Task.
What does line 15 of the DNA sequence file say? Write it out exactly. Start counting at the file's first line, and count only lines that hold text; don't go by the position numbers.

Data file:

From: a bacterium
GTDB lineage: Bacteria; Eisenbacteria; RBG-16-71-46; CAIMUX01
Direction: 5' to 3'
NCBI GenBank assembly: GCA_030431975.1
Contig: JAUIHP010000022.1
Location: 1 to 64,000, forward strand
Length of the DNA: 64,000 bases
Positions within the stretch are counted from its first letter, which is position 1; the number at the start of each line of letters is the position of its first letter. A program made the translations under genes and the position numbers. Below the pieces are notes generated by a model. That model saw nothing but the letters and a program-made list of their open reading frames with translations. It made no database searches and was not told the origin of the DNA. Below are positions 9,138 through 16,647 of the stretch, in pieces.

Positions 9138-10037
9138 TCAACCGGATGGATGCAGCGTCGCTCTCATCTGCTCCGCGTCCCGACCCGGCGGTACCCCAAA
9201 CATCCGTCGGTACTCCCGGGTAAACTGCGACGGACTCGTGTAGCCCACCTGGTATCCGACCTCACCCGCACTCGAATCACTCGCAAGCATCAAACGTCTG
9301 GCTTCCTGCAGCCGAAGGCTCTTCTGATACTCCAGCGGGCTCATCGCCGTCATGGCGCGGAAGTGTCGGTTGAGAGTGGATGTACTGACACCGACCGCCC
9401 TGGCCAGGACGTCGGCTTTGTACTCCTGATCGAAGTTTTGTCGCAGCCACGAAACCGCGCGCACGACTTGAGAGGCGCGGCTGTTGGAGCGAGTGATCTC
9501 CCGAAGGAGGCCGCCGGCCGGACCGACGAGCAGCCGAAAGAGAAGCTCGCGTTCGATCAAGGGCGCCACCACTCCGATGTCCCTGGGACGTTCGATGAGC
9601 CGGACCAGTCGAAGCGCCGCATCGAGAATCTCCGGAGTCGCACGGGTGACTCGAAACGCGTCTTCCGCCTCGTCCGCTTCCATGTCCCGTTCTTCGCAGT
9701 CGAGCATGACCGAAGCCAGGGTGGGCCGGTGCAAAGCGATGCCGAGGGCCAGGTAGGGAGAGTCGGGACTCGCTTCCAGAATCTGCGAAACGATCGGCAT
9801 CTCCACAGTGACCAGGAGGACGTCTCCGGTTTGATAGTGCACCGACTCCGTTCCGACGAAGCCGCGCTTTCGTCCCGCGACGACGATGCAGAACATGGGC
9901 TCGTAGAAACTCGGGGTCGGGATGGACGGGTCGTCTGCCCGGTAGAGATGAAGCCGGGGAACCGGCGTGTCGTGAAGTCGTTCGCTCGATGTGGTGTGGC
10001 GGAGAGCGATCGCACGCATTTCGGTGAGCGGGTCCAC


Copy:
9601 CGGACCAGTCGAAGCGCCGCATCGAGAATCTCCGGAGTCGCACGGGTGACTCGAAACGCGTCTTCCGCCTCGTCCGCTTCCATGTCCCGTTCTTCGCAGT